I’m So Excited (Los amantes pasajeros) is, ostensibly, Pedro Almodóvar’s return to comedy after a series of dark but critically lauded dramas, such as All About My Mother and Talk To Her.
A large passenger plane encounters some technical difficulties during a flight from Madrid to Mexico. Three gay air stewards (Joserra, Ulloa and Fajas played, respectively, by Javier Cámara, Raúl Arévalo and Carlos Areces) worry about how to inform the first class passengers of the potential danger – the economy class passengers have all been sedated. These include aging dominatrix Norma (Cecilia Roth), psychic Bruna (Lola Dueñas), corrupt businessman Más (José Luis Torrijo), cheating actor Ricardo Galán (Guillermo Toledo), the shady Infante (José María Yazpik) and a pair of newlyweds (Miguel Angel Silvestre and Laya Martí). The flight attendants attempt to entertain the passengers while the plane circles endlessly above Toledo, with music, drink and drugs.
The film opens with a title card, which claims that I’m So Excited bares no relation to reality. It is difficult to know how to take this, since it is possible to both under- and over-state its importance. Almodóvar has claimed that the film is a very light comedy and while the three flight attendants dance to distract the passengers from the coming crash, it is easy to draw a parallel – the film distracting its audience from a different kind of crash. And yet the film is full of allusions to Spain’s economic and political problems. There are repeated references to fraud inside the fictional Guadiana Bank and Más is flying to Mexico to escape charges of embezzlement. Similarly, in the film’s best moment, Almodóvar’s camera glides through a hauntingly empty airport, fully stocked but non-operational, a perfect symbol of the waste and corruption that preceded the recession. Also suggestive of the banking world’s response to scandal is the Pact of Silence on board the plane among the cabin crew concerning a past crime. Basically, the plane, so symbolically flying around in circles, is full of people who are in one way or another representative, if not responsible for the problems in Spain and, more generally, in the world.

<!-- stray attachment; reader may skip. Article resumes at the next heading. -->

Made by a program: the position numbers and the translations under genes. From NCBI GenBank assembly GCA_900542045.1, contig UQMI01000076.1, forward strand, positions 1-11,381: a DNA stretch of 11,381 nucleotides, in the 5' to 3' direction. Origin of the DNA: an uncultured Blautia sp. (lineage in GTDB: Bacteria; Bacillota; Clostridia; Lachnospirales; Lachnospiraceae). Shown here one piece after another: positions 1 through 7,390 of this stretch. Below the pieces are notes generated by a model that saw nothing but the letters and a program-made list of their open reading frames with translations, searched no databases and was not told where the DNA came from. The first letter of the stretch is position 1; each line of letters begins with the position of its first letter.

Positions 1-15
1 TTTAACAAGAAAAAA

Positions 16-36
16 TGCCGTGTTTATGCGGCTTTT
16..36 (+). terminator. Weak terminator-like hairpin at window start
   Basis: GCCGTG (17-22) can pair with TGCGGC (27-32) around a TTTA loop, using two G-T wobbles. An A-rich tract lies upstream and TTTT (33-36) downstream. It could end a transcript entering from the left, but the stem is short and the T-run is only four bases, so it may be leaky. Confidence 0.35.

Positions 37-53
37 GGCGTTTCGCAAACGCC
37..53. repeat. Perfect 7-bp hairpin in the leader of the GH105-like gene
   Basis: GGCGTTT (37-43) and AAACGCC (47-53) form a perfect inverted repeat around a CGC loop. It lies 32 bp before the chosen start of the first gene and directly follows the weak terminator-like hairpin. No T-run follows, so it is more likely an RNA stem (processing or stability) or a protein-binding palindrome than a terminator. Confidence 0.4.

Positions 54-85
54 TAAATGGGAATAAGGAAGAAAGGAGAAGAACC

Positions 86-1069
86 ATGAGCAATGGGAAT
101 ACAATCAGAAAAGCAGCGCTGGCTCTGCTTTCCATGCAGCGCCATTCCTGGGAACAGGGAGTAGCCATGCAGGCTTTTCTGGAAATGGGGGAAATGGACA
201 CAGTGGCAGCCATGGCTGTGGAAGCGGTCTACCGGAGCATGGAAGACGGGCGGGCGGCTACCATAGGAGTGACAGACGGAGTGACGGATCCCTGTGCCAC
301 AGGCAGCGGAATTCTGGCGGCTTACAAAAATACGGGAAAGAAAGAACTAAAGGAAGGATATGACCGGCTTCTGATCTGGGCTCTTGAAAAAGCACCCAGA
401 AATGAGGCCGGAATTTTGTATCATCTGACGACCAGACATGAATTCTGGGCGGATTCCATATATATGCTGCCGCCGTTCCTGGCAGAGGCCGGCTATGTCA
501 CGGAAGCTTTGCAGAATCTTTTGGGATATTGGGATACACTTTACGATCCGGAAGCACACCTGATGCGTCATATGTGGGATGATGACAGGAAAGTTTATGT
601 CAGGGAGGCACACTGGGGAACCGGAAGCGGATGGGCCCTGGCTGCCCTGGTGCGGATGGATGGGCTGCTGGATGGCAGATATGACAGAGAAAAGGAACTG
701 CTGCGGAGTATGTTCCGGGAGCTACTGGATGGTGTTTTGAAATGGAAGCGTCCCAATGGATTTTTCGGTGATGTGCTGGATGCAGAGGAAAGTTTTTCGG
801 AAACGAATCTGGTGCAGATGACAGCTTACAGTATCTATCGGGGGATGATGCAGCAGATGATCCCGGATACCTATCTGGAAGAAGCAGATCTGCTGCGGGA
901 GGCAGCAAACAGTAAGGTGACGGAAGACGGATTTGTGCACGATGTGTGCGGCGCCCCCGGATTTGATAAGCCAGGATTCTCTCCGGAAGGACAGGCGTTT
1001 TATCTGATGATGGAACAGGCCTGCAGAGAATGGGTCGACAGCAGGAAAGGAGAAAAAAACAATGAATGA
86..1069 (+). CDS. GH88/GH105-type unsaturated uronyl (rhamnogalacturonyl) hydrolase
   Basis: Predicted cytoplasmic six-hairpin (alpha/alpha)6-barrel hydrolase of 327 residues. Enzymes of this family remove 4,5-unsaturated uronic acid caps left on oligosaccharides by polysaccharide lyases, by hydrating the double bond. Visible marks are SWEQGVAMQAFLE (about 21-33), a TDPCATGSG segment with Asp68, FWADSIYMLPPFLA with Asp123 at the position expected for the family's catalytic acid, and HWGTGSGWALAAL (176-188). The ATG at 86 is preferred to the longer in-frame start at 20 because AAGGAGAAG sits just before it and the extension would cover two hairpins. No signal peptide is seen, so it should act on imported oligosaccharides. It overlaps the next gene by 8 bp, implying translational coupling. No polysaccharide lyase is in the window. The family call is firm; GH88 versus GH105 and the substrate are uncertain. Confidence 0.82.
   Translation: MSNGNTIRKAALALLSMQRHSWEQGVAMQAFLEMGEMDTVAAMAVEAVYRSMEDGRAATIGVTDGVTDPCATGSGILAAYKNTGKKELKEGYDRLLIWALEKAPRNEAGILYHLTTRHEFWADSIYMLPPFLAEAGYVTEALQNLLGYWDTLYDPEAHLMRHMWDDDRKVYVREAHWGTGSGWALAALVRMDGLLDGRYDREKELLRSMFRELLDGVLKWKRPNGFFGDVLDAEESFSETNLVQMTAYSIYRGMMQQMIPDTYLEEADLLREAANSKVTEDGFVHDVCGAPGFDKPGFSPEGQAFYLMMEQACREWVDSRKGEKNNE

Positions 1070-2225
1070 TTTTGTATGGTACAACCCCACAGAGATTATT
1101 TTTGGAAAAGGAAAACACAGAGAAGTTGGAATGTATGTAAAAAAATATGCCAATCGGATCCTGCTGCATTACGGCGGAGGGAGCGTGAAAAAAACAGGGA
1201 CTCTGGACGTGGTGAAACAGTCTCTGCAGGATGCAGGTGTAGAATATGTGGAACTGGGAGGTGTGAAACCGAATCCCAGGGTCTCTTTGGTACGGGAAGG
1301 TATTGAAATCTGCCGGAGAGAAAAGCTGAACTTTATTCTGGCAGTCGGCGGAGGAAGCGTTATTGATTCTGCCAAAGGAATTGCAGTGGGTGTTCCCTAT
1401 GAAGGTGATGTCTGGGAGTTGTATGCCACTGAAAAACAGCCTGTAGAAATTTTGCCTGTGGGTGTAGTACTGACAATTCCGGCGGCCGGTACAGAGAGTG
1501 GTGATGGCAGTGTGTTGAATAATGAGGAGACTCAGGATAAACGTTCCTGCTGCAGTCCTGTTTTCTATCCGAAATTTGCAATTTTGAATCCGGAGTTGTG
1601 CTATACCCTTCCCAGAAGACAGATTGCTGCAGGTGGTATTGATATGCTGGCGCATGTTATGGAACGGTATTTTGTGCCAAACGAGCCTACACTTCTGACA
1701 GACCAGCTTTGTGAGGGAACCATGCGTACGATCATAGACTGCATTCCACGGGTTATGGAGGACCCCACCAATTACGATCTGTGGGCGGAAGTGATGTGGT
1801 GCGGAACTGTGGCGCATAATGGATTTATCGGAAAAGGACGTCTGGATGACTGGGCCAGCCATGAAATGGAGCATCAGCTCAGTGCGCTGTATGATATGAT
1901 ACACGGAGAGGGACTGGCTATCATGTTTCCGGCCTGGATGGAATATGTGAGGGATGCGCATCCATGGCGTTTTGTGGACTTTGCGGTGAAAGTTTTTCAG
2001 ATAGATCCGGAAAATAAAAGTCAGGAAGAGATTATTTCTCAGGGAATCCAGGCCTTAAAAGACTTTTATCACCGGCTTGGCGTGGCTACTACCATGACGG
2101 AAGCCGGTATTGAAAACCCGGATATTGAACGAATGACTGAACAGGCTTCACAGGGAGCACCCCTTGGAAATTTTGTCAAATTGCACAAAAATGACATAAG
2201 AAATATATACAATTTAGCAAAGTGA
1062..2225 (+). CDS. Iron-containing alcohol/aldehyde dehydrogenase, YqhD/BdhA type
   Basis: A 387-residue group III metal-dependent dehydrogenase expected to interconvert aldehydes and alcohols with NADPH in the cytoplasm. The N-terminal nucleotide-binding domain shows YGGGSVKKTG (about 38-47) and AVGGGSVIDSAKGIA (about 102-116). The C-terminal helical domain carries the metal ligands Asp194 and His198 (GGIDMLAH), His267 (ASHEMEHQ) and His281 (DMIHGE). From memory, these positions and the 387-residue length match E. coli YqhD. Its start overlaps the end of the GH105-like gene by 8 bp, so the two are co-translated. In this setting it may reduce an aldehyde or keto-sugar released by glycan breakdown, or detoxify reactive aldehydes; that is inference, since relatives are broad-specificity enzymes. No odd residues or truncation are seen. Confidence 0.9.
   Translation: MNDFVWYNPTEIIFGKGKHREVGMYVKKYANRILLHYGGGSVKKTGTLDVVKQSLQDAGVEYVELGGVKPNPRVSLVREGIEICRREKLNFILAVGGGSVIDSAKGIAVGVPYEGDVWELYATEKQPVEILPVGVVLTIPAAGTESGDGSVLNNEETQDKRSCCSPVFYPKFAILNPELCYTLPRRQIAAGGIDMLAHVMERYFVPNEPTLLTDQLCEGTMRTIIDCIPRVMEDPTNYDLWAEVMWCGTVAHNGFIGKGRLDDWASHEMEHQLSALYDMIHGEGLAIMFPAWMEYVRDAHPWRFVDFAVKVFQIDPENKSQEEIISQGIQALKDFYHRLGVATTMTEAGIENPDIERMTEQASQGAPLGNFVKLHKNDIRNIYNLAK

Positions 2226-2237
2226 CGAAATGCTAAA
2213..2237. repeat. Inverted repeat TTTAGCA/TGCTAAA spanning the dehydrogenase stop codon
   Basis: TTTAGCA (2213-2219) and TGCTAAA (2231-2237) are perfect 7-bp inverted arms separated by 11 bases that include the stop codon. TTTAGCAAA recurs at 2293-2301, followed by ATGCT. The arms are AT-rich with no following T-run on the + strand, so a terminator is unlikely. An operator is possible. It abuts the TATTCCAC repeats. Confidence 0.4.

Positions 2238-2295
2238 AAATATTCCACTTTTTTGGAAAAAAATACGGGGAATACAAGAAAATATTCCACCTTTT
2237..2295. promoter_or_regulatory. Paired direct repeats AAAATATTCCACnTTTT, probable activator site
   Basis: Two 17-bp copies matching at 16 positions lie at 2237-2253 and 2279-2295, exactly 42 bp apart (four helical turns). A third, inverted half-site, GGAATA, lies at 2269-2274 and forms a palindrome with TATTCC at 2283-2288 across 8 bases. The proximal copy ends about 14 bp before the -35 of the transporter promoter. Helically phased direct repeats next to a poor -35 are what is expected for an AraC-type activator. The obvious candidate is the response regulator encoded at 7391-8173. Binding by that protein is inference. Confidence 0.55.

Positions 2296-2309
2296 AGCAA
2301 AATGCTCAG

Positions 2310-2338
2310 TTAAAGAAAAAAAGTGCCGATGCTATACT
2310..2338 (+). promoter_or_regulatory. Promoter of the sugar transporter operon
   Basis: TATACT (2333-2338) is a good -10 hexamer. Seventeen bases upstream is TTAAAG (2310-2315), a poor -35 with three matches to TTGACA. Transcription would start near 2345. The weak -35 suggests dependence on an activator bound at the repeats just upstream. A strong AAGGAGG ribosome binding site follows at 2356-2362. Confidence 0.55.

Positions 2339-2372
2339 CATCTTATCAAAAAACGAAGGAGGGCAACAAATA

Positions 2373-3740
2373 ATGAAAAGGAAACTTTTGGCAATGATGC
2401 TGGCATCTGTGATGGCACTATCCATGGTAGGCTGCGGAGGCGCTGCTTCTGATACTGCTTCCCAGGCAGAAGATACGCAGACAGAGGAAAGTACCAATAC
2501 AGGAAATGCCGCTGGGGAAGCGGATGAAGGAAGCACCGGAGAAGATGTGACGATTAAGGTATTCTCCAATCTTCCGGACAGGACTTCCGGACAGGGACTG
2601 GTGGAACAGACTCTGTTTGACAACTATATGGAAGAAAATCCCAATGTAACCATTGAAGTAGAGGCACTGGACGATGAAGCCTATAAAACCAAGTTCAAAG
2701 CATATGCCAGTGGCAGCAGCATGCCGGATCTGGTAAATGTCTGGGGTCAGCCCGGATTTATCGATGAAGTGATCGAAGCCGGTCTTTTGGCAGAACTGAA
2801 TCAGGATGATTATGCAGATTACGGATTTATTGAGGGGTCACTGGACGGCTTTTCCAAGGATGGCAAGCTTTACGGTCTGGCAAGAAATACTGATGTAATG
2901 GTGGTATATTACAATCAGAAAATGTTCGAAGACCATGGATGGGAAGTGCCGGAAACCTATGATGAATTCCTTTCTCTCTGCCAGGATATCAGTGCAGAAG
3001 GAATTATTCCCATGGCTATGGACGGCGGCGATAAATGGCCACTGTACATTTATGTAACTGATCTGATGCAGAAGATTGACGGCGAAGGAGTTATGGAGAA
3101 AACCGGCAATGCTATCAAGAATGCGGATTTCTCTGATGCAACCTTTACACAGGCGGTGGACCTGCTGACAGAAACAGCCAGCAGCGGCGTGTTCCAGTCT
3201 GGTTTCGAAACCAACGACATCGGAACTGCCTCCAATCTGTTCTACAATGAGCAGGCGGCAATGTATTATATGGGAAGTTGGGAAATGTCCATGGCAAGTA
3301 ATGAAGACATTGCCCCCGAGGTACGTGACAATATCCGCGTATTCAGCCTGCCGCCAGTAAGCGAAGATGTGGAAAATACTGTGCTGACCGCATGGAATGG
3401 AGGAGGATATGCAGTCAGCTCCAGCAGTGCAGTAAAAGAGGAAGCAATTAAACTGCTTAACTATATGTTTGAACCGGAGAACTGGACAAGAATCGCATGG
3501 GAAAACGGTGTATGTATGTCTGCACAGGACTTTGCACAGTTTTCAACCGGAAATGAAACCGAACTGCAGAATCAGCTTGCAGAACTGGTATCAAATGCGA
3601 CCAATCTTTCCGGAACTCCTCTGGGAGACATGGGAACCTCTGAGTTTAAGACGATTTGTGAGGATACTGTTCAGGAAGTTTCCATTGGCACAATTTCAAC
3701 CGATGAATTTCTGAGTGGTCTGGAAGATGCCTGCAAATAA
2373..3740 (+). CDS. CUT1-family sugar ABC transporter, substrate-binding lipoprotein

However, to emphasise all of this is to take the opening title card for granted. Almodóvar’s film is full of references to the real world, but I’m So Excited is hardly a political film. It is very light and seems primarily to represent Almodóvar’s own bemusement at or apathy towards Spain’s plight. His film is full of the kinds of things that would infuriate Ken Loach and yet Almodóvar lets his characters off the hook and lightens the mood with broad comedy. The sedation of the lower class passengers is similarly ambiguous, reflecting either that the true victims in Spain are rarely heard from, that working class characters are often invisible in comedies or that Almodóvar himself is indifferent to their problems. Like most recent conservative Hollywood comedies, Almodóvar prefers to consider the vacuous lives of the rich and famous.
This may sound petty, misguided even, but these problems are thrown into sharp relief by the film’s central failing: it just isn’t funny. There are very few genuine laughs in the film and the whole thing feels strained and somewhat lazy. One dance number, to “I’m So Excited” by The Pointer Sisters, had the audience in the cinema laughing throughout, but it is such an easy laugh. It is easy to suspect that had the film not been the work of internationally acclaimed auteur Pedro Almodóvar and had instead stared Vince Vaughn and Will Ferrell, with or without the recession references, it would be unanimously declared a disaster.
As a result, I’m So Excited works neither as a light comedy nor as a more serious attempt to look at the state of Spain or of Almodóvar’s generation, who flourished after the death of Franco and yet were corrupted by 2013. Ultimately, just like Broken Embraces and The Skin I Live In, it neither succeeds in terms of its generic expectations nor does it do anything interesting in subverting them. I’m So Excited is a better film than Almodóvar’s previous two – The Skin I Live In was thoroughly meaningless and entirely dull – but it is another case of a bland film with nothing to say about anything. Yet again, the main impression is that Almodóvar just can’t be bothered anymore.